• Reviews


    The clear mountain waters are inviting, and the open ranges are waiting to be discovered at Custer State Park in the Black Hills. The park encompasses 71,000 acres of spectacular terrain and an abundance of wildlife. A herd of 1,300 bison roams freely throughout the park, one of the largest publically owned herds in the world. Custer State Park campgrounds offer a variety of scenic sites. Set up camp along a flowing stream, in the midst of pine forest, or near a mountain lake. Each campsite at Custer State Park has a gravel or paved camping pad, a fire grate and picnic table. Electric hookups are available in most campgrounds. One-room, log-style cabins are equipped with heating, air conditioning, electricity and a porch. Furnishings include a bunk bed, a double bed, table and benches. Whichever option you choose, making reservations is fast and easy with the online system.

    During the summer season, trout fishing is perhaps one of the most popular recreational activities in Custer State Park. The park offers four mountainous lakes worth exploring in this regard. Center Lake, Legion Lake, Stockade Lake and Sylvan Lake comprise about 182 acres of crystal blue water and offer habitat for several species of fish. Whether hiking, mountain biking, horseback riding, or rock climbing, find your adventure along the roads and trails. Custer State Park's early pioneers, ranchers and loggers have left behind miles of trails and backcountry roads to explore. In addition to the magnificent buffalo, other animals like pronghorn, prairie dogs, elk, deer, bighorn sheep, mountain goats, mountain lions and burros are found in the park.

    Custer State Park is home to several unique buildings and landmarks. Walk the banks of French Creek, where Custer's expedition first discovered gold in 1874. Get a bird's-eye view from the Mount Coolidge Fire tower, discover the history at the Gordon Stockade, or tour the Badger Hole, the cabin where South Dakota's first poet laureate., Charles Badger Clark, spent the last 30 years of his life. Educational programs at the park are offered seven days a week during the summer. Pan for gold, enjoy a nature hike, go fishing, or discover the history of Custer State Park.

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    • 50 Amp Available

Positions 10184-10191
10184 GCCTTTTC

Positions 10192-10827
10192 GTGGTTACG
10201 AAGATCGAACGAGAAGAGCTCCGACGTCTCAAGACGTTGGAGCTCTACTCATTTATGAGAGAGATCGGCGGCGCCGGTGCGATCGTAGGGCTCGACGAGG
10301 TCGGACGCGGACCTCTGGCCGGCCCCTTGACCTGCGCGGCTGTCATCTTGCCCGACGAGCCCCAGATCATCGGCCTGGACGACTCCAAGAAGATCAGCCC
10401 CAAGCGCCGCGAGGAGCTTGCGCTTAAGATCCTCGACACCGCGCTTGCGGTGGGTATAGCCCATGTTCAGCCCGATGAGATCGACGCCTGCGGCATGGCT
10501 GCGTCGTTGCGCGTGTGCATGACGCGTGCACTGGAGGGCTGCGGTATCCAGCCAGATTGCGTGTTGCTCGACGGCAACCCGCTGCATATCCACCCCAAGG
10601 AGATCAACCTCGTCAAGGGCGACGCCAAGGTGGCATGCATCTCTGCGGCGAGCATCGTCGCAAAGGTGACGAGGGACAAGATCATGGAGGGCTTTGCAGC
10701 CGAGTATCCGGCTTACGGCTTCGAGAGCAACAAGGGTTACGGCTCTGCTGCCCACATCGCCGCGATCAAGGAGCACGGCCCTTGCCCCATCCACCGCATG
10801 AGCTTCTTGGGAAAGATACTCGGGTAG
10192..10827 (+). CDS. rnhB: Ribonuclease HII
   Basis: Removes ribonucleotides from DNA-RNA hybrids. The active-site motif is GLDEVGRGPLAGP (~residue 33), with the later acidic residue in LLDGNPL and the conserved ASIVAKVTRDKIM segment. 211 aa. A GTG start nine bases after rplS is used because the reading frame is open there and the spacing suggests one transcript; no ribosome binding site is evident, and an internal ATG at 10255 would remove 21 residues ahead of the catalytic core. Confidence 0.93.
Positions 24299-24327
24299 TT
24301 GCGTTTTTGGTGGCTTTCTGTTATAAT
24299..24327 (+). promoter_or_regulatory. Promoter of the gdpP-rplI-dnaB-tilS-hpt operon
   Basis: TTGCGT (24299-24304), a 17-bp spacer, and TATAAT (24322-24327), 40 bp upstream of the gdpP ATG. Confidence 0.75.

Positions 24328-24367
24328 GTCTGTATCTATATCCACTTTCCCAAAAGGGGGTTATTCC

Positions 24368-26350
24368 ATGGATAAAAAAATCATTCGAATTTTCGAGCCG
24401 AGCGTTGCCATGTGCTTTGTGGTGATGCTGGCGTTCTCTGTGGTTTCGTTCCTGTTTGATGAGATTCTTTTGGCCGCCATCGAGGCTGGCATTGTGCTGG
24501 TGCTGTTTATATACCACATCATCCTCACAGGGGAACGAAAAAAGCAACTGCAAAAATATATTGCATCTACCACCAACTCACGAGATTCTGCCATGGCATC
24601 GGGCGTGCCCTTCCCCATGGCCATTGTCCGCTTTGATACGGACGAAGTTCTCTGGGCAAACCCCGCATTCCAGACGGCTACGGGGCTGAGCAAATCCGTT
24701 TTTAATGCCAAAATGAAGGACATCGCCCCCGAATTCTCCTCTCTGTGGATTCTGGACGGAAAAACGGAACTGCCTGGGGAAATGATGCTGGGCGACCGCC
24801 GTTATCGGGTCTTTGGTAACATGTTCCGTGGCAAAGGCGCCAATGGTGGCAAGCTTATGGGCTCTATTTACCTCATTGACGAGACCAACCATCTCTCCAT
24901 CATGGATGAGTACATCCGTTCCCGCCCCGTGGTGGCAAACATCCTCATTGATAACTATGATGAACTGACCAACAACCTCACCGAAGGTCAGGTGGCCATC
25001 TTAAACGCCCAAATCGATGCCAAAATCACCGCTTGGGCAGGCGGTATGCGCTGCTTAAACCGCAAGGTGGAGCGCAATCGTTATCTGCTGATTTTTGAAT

• Tent Sites Available
    • Group Area
    • WiFi
    • Internet Access
    • Lake
    • Forest Areas
    • Laundry
    • Conven Store
    • Diner/Snack Bar
    • Gas
    • Dump Station
    • Picnic Area
    • BBQ Facilities
    • Horse Facility
    • ADA Accessible
    • Club/Meeting Room
    • Groups Welcome
    • Chapel Services
    • Pets Welcome
    • Resort Atmosphere
    • Quiet Atmosphere
    • Credit Crd Accepted
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    • Phone
    • Repair Services
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    • Playground
    • Boat Ramp
    • Boat Rentals
    • Backpacking
    • Biking - Mountain
    • Bird Watching
    • Boating - Limited
    • Boating - Paddle
    • Boating
    • Climbing
    • Education Activity
    • Family Activity
    • Fishing
    • Fly Fishing
    • Hiking
    • Horseback Riding
    • Outdoor Games
    • Scenic Driving
    • Sightseeing
    • Swimming
    • Wildlife Viewing
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    • Golfing
    • Hot Springs
    • Miniature Golf
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    Guest Opinions are very important

    Have you stayed at this campground? Share your experience.

    A minusOverall Rating


    Love the Blackhills and Custer State Park. The beauty, cleanliness, and serenity.The wildlife , terrain, and sights to see are awesome. It is a place to kick back relax and enjoy God's creation and beauty. You will not be disappointed. My Wife and I try to get up there at least once a year. We will up there again this year as well.